Katherine Keenum


A blog about how paintings, photographs, and prints have helped me visualize my fiction—both Where the Light Falls and works-in-progress—with a hope that they will stimulate other writers and readers, too.

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Fiction
An American woman art student meets a Civil War veteran in Belle Époque Paris.

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Picturing a World

Labor Day

September 1, 2014

Tags: Bellows, Henri, Sloan, publishing, workers

If you write historical fiction set in Progressive-Era New York City, there is a good argument for setting it a little later than 1908. The Masses, for instance, began publication in January 1911; and the great suffragist parades were staged in New York City in 1912 and Washington, D.C. in 1913 (with Inez Milholland on horseback). In 1908, however, the ideas, unrest, and hope for a better future that blazed out in the coming years were already stirring. To help me imagine what they felt and looked like from 1900 through World War I, I’ve just discovered a wonderful resource, The Modernist Journals Project from Brown University and The University of Tulsa. It supplied this iconic cover—and has complete digitized issues of several important magazines of the period. (more…)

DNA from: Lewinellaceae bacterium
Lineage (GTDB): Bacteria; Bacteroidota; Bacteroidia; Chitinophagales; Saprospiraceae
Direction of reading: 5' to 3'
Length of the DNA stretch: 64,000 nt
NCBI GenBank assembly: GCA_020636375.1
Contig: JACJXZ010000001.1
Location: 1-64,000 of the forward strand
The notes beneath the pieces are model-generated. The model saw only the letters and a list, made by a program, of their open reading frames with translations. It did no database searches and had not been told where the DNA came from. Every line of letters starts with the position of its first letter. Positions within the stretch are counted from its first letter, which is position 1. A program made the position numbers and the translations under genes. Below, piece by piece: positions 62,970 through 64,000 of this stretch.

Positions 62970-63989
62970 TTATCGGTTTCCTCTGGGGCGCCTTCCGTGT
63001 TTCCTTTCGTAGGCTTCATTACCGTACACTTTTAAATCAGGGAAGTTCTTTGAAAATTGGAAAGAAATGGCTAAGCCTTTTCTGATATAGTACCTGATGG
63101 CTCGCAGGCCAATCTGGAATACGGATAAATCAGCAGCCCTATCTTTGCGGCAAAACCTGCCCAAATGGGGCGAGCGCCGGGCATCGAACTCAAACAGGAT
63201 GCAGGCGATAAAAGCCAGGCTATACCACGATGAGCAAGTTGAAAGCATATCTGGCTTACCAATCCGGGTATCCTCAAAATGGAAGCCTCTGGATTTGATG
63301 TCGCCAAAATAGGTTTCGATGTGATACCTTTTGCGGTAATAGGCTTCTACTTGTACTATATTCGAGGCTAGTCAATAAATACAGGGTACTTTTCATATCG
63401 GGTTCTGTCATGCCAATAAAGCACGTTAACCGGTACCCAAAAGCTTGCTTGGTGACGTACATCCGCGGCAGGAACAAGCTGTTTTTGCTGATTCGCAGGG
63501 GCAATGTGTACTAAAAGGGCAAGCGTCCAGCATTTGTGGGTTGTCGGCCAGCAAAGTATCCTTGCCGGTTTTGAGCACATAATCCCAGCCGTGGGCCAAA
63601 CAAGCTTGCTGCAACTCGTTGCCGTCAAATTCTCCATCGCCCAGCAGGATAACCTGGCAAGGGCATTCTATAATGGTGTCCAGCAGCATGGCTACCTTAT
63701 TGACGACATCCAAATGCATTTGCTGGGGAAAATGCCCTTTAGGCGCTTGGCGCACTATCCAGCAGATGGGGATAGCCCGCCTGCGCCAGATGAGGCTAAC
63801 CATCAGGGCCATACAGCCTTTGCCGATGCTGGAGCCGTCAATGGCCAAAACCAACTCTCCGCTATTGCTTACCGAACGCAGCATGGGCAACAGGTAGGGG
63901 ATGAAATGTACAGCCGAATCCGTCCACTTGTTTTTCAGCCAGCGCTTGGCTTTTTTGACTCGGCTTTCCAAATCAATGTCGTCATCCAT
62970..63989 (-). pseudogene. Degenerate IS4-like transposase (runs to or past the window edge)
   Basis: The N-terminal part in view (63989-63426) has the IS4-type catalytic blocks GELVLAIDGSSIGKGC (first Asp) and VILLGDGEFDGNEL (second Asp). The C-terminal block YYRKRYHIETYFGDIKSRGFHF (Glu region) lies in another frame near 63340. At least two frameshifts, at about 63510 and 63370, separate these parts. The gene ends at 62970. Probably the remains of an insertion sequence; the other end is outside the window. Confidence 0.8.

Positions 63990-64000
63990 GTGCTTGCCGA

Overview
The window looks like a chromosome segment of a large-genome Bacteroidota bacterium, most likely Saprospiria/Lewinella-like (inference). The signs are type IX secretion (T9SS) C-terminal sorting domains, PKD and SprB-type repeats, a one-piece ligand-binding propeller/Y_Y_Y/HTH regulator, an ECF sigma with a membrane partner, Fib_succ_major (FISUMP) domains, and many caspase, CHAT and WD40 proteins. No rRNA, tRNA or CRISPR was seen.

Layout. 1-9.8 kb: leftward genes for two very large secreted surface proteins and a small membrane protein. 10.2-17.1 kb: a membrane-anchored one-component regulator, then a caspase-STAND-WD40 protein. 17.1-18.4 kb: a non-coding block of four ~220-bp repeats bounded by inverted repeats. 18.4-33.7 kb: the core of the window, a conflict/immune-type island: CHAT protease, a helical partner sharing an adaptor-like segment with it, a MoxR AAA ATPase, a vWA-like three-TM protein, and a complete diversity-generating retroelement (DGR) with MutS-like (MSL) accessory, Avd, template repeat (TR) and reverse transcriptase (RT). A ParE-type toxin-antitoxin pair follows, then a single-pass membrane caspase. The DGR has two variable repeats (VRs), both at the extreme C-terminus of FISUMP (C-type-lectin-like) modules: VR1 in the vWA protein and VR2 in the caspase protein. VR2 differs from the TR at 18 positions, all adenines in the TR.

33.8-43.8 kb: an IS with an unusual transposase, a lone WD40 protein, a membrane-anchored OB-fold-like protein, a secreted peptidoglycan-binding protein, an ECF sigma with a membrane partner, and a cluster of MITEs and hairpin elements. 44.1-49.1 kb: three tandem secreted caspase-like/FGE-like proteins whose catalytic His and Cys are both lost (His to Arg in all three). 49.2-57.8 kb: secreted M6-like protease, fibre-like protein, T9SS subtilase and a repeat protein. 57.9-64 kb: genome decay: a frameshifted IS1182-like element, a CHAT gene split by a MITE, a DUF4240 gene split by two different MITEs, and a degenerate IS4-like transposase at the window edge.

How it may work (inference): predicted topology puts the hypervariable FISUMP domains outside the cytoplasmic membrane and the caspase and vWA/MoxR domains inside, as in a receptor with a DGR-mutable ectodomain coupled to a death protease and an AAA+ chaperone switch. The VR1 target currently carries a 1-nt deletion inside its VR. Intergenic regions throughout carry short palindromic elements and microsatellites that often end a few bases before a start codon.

John Sloan as Trilby

July 31, 2014

Tags: Ashcan School, Sloan, Trilby

What can I say? You can’t help loving it when two enthusiasms overlap so wackily. The novel Trilby by George Du Maurier was a bestseller in the 1890’s. Known to all art students in Paris—and evidently, Philadelphia!—it is a wonderful source for (more…)